Dr. Lonnie Smith is back. And in a big way. In the musical environment and with the production values that he deserves.

At 73, Smith is one of the few remaining innovators/popularizers of the jazz organ, from the time when Hammond B-3 trios and quartets traveled mostly through the Midwest nightclub circuit. Smith is as powerful and youthful as ever. Rather than imitating B-3 jazz icon Jimmy Smith, Dr. Lonnie Smith always projected his own personality through his music.

Meeting George Benson in Pittsburgh after Benson left Jack McDuff’s group, taking off together for New York, meeting John Hammond there who signed them both to Columbia contracts, and eventually making a name for himself on his and Lou Donaldson’s recordings before dropping out of the national music scene, Dr. Lonnie Smith has always captured the souls of his listeners with the groove of “Alligator Boogaloo” and the allure of “Afrodesia.”

Blue Note president Don Was recognized, if not discovered for himself, Smith’s power to bring a crowd to its feet when he heard him perform at the 2013 Monterey Jazz Festival. As a direct result of that career-changing performance, Smith has released his first Blue Note album in 45 years—and appropriately one that highlights the uniqueness and force of his music.

It appears that a producer’s guidance elicited the excitement that’s always ready to break out at unexpected times when Smith performs. Live audiences benefit from that, as did the patrons of O’Hara’s in Fort Lauderdale where Smith played for eight years in semi-obscurity. Night after night, Smith energized the crowds with the soulfulness that transpired whenever he touched the B-3 there, supported by excellent local jazz musicians like Danny Burger and Eric Allison. (Well, my favorite Dr. Lonnie Smith performance there was the thrilling “See See Rider,” which I wish he would record.)

Instead of the almost trance-like groove of Smith’s most recent albums, Evolution, his new Blue Note album, provides funk instead with the crackling force of not one, but two drummers, Joe Dyson and Johnathan Blake.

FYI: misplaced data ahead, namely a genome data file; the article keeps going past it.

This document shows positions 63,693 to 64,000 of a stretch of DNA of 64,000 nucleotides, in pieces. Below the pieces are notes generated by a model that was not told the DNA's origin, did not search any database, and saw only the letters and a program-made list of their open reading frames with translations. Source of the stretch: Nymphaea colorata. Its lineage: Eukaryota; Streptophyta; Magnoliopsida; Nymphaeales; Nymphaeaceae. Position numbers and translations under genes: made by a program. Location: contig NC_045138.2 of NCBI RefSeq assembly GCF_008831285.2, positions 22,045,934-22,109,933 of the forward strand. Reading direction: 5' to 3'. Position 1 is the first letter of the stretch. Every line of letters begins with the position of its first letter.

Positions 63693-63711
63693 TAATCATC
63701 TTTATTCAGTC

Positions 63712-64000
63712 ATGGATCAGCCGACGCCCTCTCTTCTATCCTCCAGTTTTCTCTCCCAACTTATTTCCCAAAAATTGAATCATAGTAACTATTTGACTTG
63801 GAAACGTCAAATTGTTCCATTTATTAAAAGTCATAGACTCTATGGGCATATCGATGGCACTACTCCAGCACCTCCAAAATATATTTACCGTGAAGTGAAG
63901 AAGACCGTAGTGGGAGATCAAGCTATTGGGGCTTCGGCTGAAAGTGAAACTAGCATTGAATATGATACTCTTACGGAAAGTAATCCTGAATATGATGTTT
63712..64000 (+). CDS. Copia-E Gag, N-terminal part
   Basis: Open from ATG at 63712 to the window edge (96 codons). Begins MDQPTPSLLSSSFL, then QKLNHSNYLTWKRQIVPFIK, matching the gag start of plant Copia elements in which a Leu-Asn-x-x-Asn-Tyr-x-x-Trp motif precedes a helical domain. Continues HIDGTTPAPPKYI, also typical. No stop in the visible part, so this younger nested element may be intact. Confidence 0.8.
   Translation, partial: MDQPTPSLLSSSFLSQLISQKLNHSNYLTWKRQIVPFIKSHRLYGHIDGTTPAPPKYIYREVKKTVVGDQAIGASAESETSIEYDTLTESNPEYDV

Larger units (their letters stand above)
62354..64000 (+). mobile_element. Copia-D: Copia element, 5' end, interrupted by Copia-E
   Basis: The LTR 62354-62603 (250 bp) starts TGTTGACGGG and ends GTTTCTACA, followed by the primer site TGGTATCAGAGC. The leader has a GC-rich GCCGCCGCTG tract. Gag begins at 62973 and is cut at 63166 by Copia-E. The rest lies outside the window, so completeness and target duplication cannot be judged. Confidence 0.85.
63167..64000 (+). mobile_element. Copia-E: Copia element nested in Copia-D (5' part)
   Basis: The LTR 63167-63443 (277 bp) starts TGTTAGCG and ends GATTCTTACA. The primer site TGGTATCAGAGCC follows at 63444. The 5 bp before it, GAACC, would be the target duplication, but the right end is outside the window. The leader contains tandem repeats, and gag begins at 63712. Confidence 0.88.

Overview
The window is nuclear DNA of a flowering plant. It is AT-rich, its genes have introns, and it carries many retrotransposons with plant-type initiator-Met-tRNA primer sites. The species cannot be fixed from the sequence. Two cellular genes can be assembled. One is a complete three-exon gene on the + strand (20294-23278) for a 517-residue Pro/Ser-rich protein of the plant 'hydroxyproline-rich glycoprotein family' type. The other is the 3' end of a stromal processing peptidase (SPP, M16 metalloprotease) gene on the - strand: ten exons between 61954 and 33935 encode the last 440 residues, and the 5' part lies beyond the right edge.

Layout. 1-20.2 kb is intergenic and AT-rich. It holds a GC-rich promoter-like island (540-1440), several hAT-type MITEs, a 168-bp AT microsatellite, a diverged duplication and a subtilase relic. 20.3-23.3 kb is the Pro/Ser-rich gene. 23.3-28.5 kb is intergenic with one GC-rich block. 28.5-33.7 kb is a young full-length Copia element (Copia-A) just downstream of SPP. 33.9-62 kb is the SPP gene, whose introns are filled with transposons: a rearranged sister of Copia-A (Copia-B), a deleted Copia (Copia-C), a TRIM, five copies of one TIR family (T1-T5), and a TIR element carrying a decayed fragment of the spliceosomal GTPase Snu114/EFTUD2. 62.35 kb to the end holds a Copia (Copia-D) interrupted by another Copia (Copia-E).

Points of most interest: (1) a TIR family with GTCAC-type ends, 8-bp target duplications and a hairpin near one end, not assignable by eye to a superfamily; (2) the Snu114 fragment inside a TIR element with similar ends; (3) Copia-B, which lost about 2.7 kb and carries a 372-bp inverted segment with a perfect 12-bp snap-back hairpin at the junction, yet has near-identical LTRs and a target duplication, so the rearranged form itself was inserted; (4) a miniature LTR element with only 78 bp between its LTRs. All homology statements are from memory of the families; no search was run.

The potential for Smith’s group’s power occurs most obviously on the opening track, “Play It Back,” a combination of boogaloo and straight-ahead funk from Smith’s 1970 album, Live at Club Mozambique. Though based on standard blues charges, and without a melody to speak of, “Play It Back” relies on pure groove to get people up and dancing. Its melody and chord structure don’t matter as much as soulfulness, which Smith provides in abundance. With Robert Glasper joining the fun during an extended piano solo, many of Smith’s trademarks occur, like surprise accents, contrasting moods, unexpected rests, high-volume blasts with thrilling intensity, not to mention his overall command of the jazz organ’s possibilities for grabbing the listener’s attention and keeping it. While “Play It Back” provides an effective introduction to Smith’s new group—including trumpeters Maurice Brown and Keyon Harrold, reedman John Ellis, guitarist Jonathan Kreisberg, and drummers Dyson and Blake—“Talk about This,” with its rapping minor-key chant, maintains the irresistible power of “Play It Back.” The musicians are totally engaged in both performances. The highlight of “Talk about This” is Brown’s raspy, punchy, stuttering, blaring, screaming, winding, memorable solo that makes a statement similar to one expected from Russell Gunn. Sure enough, Smith punctuates his low-volume solo with short, briefly loud, pay-attention-to-this accents over the drummers’ understated, complex funk beat.